Don't know how long we will remain here. There is a move going on in East Tennessee which may materially change affairs in a few days, unless the enemy is re-enforced sufficiently to give us battle. Gen. Longstreet will operate from this way, while Gen. Jones will co-operate with him from beyond Knoxville. Here I will give you a little news; perhaps you may hear of it before this reaches you, or get the Yankee accounts of it. Gen. Jones captured, a day or two ago, 850 Yankees, 1,000 head of mules and horses, and 150 wagons. (This is official.) I am fearful the enemy has been so heavily re-enforced we will be unable to gain and hold any permanent foot-hold in Tennessee. My opinion is we will fall back as soon as Sherman with his re-enforcements reaches Chattanooga. We have been re-enforced since the battle, but not near so much as the Yanks. I am sorry to say there is a want of harmony among our generals at present and ever since the battle. All are down on Bragg; want him removed. I can see for no other cause than to be promoted themselves. I am no part of a general, nor a judge of one; do not consider Bragg a No. 1 general, but think he is the best in this department. Gen.'s D. H. Hill and Polk have been relieved of command since the battle, also Gen. Cheatham. I understand Gen. B. R. Johnson is made a major-general and will command Cheatham's division. Gen. Breckinridge commands Hill's corps and Hardee commands Polk's corps. I went up on the point of Lookout Mountain yesterday to take a view of both Armies and the surrounding country. It was the most sublime scene I ever witnessed; could see the whole Yankee army and ours almost at the same sight. My eyes had not grown weary of such a magnificent sight when we were greeted by a shell from a Yankee battery on Moccasin Point, just across the river. They shelled our battery on the Lookout Point about one hour. They soon shelled my old friend Alf. Davis and myself off the point. I remarked to him when he heard the whistle of a shell, did he not love to hug the ground better than his wife? He replied, "them things" would make any one get down on the ground. Dan. White was sent from the hospital near the battle-field a day or two ago, the first time he has been moved since wounded. He went to Ringold old, Georgia. He had not improved much; was perfectly helpless. It will be a long while, if ever, before he will be well. Low Weakly died at Atlanta, in hospital, from a wound received in the knee in the late battle. He died on the 23d of October. Ferril Edwards left us a week or so ago. I expect he is at home ere this.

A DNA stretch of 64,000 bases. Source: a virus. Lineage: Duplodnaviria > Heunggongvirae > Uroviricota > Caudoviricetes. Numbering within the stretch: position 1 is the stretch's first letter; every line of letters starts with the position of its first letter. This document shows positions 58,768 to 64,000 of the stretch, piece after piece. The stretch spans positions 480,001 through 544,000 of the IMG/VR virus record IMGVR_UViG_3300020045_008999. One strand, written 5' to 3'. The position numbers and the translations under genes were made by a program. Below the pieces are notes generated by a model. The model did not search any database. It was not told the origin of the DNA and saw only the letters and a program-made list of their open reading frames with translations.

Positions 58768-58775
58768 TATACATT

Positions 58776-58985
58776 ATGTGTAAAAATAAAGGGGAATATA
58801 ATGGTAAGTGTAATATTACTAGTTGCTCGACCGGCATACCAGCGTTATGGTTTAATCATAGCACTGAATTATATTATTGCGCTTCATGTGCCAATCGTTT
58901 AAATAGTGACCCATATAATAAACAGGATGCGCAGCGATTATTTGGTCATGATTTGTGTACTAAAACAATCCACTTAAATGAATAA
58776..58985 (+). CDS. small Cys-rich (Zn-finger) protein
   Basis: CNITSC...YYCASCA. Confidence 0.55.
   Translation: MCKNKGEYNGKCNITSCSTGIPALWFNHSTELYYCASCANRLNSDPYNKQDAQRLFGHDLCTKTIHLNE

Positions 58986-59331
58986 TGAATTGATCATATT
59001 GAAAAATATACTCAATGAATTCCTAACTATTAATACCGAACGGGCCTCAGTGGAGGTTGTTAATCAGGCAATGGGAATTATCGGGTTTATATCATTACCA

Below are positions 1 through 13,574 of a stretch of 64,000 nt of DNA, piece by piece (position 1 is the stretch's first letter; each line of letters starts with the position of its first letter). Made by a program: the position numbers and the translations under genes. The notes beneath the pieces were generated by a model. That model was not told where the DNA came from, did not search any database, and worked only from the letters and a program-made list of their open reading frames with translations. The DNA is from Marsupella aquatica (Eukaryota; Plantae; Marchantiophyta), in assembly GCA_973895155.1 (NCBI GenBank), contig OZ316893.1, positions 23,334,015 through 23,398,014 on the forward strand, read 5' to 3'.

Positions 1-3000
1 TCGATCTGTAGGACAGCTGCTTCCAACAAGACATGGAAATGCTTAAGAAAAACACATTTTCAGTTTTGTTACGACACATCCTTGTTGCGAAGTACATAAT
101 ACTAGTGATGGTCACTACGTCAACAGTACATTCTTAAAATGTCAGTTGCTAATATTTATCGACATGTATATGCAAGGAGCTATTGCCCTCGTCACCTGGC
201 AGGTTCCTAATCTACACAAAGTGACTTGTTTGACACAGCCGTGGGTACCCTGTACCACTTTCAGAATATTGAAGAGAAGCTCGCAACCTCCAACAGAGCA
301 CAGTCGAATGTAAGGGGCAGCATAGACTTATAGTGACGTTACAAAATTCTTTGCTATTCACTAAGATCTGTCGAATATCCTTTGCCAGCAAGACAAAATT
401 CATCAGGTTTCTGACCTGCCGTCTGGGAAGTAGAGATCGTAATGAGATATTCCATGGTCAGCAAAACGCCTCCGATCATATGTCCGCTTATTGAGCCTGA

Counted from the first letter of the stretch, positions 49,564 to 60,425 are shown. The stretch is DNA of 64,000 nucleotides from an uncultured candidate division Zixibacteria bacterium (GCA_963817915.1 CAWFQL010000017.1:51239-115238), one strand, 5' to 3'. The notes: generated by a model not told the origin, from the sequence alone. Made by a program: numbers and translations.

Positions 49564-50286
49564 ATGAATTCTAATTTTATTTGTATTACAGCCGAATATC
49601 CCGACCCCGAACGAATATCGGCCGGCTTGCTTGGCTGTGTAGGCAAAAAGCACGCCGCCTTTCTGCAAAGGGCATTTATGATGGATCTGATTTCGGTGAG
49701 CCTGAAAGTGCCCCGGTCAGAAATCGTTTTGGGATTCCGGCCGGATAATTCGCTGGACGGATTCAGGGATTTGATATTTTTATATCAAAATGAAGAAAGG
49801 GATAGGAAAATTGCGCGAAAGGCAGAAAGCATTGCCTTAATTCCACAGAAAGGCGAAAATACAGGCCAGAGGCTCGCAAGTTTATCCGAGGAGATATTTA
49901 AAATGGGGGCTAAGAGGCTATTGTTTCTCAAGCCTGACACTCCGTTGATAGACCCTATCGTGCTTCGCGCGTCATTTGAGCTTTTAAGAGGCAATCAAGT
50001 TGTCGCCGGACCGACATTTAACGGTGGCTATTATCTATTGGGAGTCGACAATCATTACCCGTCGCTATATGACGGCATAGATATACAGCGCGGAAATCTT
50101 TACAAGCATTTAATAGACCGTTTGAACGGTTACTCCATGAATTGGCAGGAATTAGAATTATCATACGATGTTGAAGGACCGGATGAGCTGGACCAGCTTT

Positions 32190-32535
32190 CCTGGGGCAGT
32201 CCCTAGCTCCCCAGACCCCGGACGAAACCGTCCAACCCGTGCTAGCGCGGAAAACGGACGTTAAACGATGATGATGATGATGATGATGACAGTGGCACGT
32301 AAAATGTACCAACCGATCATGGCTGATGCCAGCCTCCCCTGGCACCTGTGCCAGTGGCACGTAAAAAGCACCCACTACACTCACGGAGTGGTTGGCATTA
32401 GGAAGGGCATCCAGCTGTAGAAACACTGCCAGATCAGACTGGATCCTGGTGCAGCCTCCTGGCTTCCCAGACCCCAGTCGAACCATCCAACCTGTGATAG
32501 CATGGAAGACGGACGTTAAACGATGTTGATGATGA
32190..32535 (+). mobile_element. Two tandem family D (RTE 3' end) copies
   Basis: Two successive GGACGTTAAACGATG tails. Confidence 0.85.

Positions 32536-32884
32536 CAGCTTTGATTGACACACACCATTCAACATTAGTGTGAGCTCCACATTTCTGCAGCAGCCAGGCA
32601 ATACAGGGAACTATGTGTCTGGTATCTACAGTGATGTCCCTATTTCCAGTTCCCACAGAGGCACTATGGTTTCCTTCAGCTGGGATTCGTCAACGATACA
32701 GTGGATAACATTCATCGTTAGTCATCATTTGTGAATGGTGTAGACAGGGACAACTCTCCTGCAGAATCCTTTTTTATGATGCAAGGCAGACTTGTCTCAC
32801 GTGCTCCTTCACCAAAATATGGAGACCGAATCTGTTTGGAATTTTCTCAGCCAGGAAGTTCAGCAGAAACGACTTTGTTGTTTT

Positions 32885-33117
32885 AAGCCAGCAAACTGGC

It seems all the Middle Tennesseeans [sic] are going to desert. Have you made my clothes yet? You must make them a great deal larger than any you have ever made me, for tight clothes don't last. Have my overcoat cut military style, to come below the knee, and cape as long as the arm; frock some larger and longer than the jeans one you had made last fall; and pants a good deal larger in the body and leg than my old pattern; boots, No. 10. You must have my clothes ready to send at any time-you may have an opportunity when least expected. Send them as soon as you can, for I am nearly out of clothing and barefooted. White as well. I understood the Yanks had taken your riding animal, which I was sorry to hear; I thought so much of her. Do not let them get my old filly and colt. Tell old Gabe, I will "walk his log," if he gets too intimate with them Yanks when I come home. Will Shelton said he thought Frank had come home. Col. Searcy, James D. Richardson (Correction from General Index.) and all the boys well. The army is in better health than I ever knew before. How is our little children? Tell them howdy and kiss them for me. You must name the last. When I wrote to you I proposed the name of Sallie Ann, but use your own discretion. Have you paid Mrs. P. that money due her, also a little note that Maxwell has on me? Dock is well, and says he intends to stay in the army as long as I do. I presume you heard of the death of Jesse Sikes-died with typhoid fever near Decatur, Ala., some two months ago. I will inclose a paper in another envelope and send with this. Write when you can. My respects to your father and mother and family. Tell Lew, if the army gets back there, to pass himself for under age, for if Leonard Pebbles joins he will regret it in less than two months.